This is a rush transcript from "Your World with Neil Cavuto," November 13, 2007. This copy may not be in its final form and may be updated.
NEIL CAVUTO, HOST: And from O.J., who could go to jail, to a guy who already is in jail. And I can tell you, after what I saw today, there is nothing more humbling.
Former Tyco chief Dennis Kozlowski, once a bigwig in the boardroom and among its richest, now just another guy behind bars, and talking to me today.
CAVUTO (voice-over): At first blush, you wouldn't know him from the other 1,464 inmates in this medium-security Mid-State Correctional Facility, where all are treated and punished equally, paid on average about $1 a day for a variety of chores, working in the kitchen or doing laundry.
Nothing distinct about his demeanor or his looks, until someone mentions his name, Dennis Kozlowski.
Then it all comes back, the guy with the $6,000 shower curtain and the $15,000 umbrella stand, the man who got his company, Tyco, to cough up more than $30 million for a Fifth Avenue corporate apartment in New York and to pitch in half the estimated $2 million cost for that infamous party for Kozlowski's wife on the island of Sardinia back in 2001, the party that featured an ice sculpture of David urinating vodka, images that endure far more than the rags-to-riches that preceded them of a down-and-out kid brought up in Newark, New Jersey, who would become one of the richest and most admired CEOs in American history, before becoming one of its most vilified, the guy who took Tyco from a stale $40 million manufacturing company to a $40 billion conglomerate that covered everything from security to finance and scores of companies in between.
One year, he made more than $170 million, took home hundreds of millions of dollars in bonuses and stock, and borrowed that and more from the company to finance arguably one of the richest corporate lifestyles ever chronicled in American history.
Kozlowski insists it was that lifestyle that bothered jurors the most and hurt him the most.
DENNIS KOZLOWSKI, FORMER TYCO CEO: I was as surprised by this party as everybody else, surprised to see their models there, both male and female models there. It was — it was over the top.
CAVUTO: In it end, it brought him here. And, if he fails on an appeal he and his lawyers are crafting as we speak, he will stay here, two years into an eight-and-one-third to 25-year sentence that could conceivably keep him a long time.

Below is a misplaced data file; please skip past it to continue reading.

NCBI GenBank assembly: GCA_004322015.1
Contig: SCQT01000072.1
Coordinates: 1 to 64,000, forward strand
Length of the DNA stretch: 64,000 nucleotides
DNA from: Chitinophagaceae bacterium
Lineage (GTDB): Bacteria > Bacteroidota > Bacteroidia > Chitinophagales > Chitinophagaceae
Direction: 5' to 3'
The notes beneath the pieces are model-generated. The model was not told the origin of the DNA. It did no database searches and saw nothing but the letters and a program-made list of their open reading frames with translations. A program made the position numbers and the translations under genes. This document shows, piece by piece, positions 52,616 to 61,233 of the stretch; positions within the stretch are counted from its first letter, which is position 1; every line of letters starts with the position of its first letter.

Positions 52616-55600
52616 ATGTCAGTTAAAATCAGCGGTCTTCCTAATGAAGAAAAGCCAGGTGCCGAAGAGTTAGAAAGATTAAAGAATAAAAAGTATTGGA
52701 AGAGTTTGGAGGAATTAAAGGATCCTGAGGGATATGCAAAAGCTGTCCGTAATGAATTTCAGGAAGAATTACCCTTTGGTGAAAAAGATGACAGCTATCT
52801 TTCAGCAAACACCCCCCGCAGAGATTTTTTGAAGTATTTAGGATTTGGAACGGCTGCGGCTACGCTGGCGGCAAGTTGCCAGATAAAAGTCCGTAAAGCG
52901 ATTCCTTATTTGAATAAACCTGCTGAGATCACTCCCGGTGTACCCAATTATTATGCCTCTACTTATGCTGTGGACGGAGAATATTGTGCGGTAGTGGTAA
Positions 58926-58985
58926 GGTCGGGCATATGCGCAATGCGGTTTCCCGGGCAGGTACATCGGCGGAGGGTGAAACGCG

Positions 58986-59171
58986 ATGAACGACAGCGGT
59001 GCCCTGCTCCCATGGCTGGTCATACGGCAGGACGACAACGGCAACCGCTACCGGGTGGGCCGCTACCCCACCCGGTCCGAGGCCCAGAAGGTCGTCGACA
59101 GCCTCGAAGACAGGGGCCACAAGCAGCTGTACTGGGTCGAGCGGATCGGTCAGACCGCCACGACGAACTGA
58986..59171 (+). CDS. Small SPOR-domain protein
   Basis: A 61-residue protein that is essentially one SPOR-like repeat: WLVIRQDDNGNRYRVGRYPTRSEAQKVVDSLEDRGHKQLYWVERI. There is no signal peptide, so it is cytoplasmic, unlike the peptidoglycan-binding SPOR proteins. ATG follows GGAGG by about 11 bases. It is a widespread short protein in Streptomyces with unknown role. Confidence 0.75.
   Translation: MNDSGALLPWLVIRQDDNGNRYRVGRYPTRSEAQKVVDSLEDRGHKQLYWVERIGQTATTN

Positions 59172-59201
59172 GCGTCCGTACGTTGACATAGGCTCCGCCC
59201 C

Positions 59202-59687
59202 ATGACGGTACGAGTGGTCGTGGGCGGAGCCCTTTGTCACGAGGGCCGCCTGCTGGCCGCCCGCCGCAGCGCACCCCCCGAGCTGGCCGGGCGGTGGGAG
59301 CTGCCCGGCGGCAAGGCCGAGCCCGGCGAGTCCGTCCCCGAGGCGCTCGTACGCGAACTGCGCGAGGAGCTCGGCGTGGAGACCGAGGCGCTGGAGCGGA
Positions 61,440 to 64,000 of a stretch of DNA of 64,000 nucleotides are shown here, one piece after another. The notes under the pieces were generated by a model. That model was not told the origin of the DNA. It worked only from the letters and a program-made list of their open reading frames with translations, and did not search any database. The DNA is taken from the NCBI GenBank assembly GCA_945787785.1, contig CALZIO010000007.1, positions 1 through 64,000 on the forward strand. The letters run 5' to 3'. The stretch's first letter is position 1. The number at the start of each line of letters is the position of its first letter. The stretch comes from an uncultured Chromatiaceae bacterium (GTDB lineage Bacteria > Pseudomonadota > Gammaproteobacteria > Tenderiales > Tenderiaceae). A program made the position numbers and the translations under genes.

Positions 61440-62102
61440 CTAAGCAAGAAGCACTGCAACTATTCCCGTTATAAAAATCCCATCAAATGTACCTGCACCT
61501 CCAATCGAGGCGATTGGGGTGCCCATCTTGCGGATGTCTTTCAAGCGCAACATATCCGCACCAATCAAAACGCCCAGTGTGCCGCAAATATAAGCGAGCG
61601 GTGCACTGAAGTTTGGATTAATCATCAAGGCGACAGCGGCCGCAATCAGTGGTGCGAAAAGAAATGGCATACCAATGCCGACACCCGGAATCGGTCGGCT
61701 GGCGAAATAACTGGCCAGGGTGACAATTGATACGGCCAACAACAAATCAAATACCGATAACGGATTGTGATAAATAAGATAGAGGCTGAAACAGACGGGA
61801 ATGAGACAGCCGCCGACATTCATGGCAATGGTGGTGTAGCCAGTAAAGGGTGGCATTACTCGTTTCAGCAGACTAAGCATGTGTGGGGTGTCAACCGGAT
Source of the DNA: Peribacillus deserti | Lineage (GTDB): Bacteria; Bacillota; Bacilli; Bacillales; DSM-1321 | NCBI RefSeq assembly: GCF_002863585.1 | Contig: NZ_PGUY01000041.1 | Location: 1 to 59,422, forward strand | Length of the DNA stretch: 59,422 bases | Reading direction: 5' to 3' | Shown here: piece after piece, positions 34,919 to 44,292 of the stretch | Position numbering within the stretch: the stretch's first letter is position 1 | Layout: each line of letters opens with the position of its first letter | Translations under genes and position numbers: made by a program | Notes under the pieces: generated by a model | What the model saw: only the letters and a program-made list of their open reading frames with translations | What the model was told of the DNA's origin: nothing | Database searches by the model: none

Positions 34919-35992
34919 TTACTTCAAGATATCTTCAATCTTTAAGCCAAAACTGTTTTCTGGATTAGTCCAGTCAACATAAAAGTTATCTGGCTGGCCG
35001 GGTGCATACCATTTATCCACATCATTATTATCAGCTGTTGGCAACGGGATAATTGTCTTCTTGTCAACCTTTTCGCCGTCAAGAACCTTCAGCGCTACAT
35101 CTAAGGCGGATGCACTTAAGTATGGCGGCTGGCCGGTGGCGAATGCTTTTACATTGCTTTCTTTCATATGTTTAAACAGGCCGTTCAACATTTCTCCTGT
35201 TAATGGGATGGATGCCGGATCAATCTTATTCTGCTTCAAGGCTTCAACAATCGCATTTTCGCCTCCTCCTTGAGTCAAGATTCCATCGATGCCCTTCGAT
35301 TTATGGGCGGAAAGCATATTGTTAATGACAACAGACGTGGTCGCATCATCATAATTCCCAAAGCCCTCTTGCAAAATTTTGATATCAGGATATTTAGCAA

KOZLOWSKI: Every day is Groundhog Day here.
CAVUTO: Kozlowski is philosophical about his rapid fall from grace, the guy who went from the covers of business magazines, heralded by "BusinessWeek" as among the 25 greatest CEOs, to mopping floors and working the food line.
KOZLOWSKI: I run the laundry room.
CAVUTO: There's a certain sense of reverse deja vu following Kozlowski around these grounds, that, somehow, I am seeing history repeating itself, that it is all happening again, investors angry and seeking revenge at companies that once were making them fortunes and now, instead, making headlines, and not just the good kind.
Countrywide, Merrill Lynch, Citigroup, Morgan Stanley, no criminal activity that we know of yet, but lots of lawsuits suspecting that and more.
KOZLOWSKI: At any time there is a crisis like this, somebody gets punished. I — I think the lawyers will be — some — the plaintiff lawyers will be suing again. The defense lawyers will be doing what they need to do. And, somewhere, someplace, some prosecutors will be looking as to whether any laws were broken.
CAVUTO: Kozlowski knows this process well, going from king to crook faster than it takes your decorator to pick up $2,000 coat hangers. It's the coat hangers, and the pricey art, and the corporate plane, and the parties, it is that stuff that sticks.
(on camera): If you didn't have the umbrella stand or the shower curtain, would you be here?
KOZLOWSKI: I don't know the answer to that. I would — I would tend to believe I would not.
CAVUTO (voice-over): Perhaps, in the end, it was just bad timing for Kozlowski. After all, he was just part of a shareholder revolt that found revolting the behavior at companies like Enron, and WorldCom, and Global Crossing, and Adelphia Communications, and so many others.
But Dennis was the menace and the one of whom "The New York Post" once wrote, "Oink, Oink."
And then there's his wife, suing for divorce and wanting a full accounting of his money. The woman for whom he threw a party could throw his lawyers into a fit and maybe jeopardize the very appeal he seeks.
KOZLOWSKI: I don't think we got much beyond the ceremony.
CAVUTO: Some say Kozlowski made an easy target, but an improper one. After all, he wasn't convicted for defrauding investors or even spending too much money. He was essentially convicted of stealing his bonuses, grand larceny on a grand scale.
It does not make him a saint, Kozlowski tells me, but it doesn't make him a crook either. And, as he walks these nondescript prison halls, he hopes, against all hope, another judge and another jury someday, and someday soon, will agree.
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